Fiona Kain, NSW

What do you get when you mix art and cars? Artomobile. A quirky, unique mix of hand-painted pieces inspired by Sydney artist, Fiona Kain’s love of vintage cars. Bowerbird caught up with Fiona to find out more.

For those who don’t know, how would you describe your work?

Artomobile is described as hand painted cars on fine art paper, but there is quite a process involved… my paintings almost look like technical drawings, with the precise lines, white paper and monochromatic colours. My simple graphic representation gives it the signature look and I love incorporating traditional painting with digital techniques. All my paintings are initially conceived on my Mac, using Adobe Illustrator. I then print the outline onto beautiful fine art paper and the rest is hand-painted, using acrylic paints. The only major headache with this approach is that ANY spilt paint can mean starting ALL OVER AGAIN! And this has happened on more than one occasion…

How did the artomobile journey begin, what is your story? Who or what inspired you to begin in your field?

I love what I do and have enjoyed the colourful journey it has taken me on. Growing up in Melbourne, I went to art school, followed by another change which saw me move to Sydney and complete a Masters in Design.
Artomobile was first conceived in Hong Kong in my studio in downtown Sai Ying Pun, amongst the chaos of the dried fish markets, and matured into a business a few years later in Singapore where it was first launched at a design fair.
Artomobile grew out of a love for the design of vintage and classic cars; I have always loved the look and aesthetic of the classic car. It all stems from being driven around as a child in several of the classics that still exist today. While my father died when I was 12, some of the fantastic cars we were driven in (’63 EJ Holden, ’62 Valiant S Series, ’61 EK Holden) provide fond family memories. Cars draw memories of people, places and childhood. Cars represent a time and place and evoke memories of journeys past

What’s a typical day like for you?

Up early and off to the gym – have to get that out the way, before I find excuses not to! If only I didn’t love chocolate so much… I live in an awesome warehouse, so my studio is at home, so no need to get angry in Sydney traffic before my work day begins.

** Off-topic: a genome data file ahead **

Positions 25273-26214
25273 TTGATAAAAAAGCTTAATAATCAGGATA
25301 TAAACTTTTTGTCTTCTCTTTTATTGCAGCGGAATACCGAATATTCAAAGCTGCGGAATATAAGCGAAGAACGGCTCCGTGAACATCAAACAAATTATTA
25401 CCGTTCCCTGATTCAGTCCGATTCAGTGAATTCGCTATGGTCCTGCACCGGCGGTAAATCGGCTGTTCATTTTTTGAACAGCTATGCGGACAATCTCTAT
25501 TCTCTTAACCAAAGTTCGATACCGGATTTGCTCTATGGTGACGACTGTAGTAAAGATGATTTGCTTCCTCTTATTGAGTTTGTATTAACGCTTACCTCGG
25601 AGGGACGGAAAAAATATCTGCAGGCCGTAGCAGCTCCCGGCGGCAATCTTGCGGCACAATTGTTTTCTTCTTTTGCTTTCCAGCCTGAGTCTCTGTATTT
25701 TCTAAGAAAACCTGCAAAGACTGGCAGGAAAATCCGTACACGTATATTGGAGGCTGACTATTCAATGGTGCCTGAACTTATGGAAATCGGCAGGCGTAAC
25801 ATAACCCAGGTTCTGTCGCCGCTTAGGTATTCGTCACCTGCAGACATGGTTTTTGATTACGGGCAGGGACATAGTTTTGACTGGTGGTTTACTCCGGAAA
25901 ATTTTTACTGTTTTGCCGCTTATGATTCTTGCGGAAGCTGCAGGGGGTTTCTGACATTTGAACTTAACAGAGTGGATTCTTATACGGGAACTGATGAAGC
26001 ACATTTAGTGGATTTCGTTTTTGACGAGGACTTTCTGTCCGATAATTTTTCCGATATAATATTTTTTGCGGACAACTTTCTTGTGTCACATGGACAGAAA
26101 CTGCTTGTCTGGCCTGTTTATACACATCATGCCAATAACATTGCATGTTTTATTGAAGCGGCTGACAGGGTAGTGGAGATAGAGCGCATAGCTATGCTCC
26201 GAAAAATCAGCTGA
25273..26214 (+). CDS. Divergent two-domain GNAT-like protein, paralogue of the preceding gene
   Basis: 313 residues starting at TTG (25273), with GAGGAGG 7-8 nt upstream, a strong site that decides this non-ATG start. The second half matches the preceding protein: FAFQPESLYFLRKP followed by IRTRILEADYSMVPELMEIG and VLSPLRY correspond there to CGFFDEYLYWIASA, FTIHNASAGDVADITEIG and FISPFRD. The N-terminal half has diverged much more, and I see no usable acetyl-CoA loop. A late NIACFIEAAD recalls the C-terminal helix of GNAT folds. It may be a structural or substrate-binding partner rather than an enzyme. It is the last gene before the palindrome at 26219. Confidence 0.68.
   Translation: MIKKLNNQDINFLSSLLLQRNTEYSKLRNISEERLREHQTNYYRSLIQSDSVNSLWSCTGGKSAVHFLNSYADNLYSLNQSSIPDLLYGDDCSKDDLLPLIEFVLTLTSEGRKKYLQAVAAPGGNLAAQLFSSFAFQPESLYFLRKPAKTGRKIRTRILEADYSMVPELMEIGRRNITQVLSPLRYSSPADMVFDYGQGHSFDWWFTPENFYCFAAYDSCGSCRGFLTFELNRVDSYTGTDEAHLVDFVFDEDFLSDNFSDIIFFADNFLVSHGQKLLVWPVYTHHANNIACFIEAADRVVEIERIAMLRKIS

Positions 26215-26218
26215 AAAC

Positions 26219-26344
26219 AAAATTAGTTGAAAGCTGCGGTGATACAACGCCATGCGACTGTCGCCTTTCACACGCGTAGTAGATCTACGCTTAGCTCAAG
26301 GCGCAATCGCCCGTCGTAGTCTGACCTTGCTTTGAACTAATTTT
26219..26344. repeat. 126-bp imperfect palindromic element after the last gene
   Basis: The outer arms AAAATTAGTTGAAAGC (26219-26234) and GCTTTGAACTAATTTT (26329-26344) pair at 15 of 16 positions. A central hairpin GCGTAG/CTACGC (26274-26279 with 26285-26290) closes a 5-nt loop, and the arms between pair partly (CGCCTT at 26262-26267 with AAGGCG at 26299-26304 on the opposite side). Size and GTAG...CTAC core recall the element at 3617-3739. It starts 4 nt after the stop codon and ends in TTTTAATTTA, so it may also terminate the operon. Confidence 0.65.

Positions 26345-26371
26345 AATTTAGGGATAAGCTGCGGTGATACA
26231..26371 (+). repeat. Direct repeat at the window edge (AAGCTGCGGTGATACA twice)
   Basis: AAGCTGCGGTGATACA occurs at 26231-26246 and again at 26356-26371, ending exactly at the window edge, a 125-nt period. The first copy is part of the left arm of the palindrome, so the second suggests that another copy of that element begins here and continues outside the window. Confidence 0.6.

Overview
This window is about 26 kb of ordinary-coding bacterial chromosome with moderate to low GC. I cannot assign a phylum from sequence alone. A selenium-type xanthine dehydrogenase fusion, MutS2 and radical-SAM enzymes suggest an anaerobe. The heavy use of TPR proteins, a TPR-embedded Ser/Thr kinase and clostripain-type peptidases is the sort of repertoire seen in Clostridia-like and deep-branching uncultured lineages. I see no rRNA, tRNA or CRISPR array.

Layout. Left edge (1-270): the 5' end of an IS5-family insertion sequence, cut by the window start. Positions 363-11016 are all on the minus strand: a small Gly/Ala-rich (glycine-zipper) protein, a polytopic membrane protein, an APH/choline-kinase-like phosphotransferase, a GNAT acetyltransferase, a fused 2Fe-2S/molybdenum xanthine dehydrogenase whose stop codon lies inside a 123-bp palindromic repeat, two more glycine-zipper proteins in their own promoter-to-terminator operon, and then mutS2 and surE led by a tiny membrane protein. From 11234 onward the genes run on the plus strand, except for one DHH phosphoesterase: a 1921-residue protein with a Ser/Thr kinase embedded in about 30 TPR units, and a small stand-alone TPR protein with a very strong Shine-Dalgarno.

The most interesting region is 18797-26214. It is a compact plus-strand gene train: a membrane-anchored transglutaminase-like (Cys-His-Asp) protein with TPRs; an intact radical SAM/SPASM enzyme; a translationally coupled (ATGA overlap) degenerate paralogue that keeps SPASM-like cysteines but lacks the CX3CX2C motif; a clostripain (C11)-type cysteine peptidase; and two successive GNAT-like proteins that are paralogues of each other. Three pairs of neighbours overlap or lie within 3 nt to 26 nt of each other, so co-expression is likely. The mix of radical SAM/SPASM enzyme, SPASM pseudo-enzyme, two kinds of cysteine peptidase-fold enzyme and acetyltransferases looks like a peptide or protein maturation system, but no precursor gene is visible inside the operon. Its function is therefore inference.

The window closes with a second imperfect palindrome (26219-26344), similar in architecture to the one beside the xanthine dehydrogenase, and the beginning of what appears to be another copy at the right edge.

The beauty about drawing cars is there is always another one on my list to draw. Depending on the week, I normally have a painting week or a drawing week.
Drawing is the most time-consuming…but if it’s painting week, that’s the fun week! I normally paint anywhere from 6 -10 paintings at a time.
The work day pauses at around 6.30pm, where I start cooking dinner for the troops! But drawing cars can be absorbing and last well into the evening…

Which other designers are you looking forward to seeing at Bowerbird?

As this is my first time at Bowerbird, I’m really excited to meet my fellow stallholders. I’m a sucker for a great story behind the product or creative process, such as Winestains, with their recycled wine barrels or Wood Duck Press and their bespoke letterpress. I’m also looking forward to seeing the illustrations of The Nonsense Maker. It’s hard to control my own spending at these events when surrounded by such beautiful products…

What’s your favourite piece of your own work that will be available at Bowerbird?

I normally paint something special for each market. For Bowerbird, I have been working on a piece which is near and dear to Australian motoring history – The Chamberlain 8.
I will also have some fun cars I have been drawing, like the 1966 and 1989 Batmobile and The DeLorean, plus plenty of Aussie classics including the Type 2 Kombi. But my most favourite piece is always the one which is yet to be discovered through conversations with clients on gems hidden in garages or memories….

What advice would you give other aspiring artists and designers?

Love what you do; it’s a gift!

Perseverance, perseverance, perseverance… And did I mention, perseverance…? Stick to your guns and be true to your creative process. Listen to others and take on board what feels right. If you feel it’s not right, then it probably isn’t – trust your gut!

Inspiration can be found in the most unlikely places and from the most unlikely people…





Posted on October 5, 2017 in Design, illustration/artworks, Stallholders

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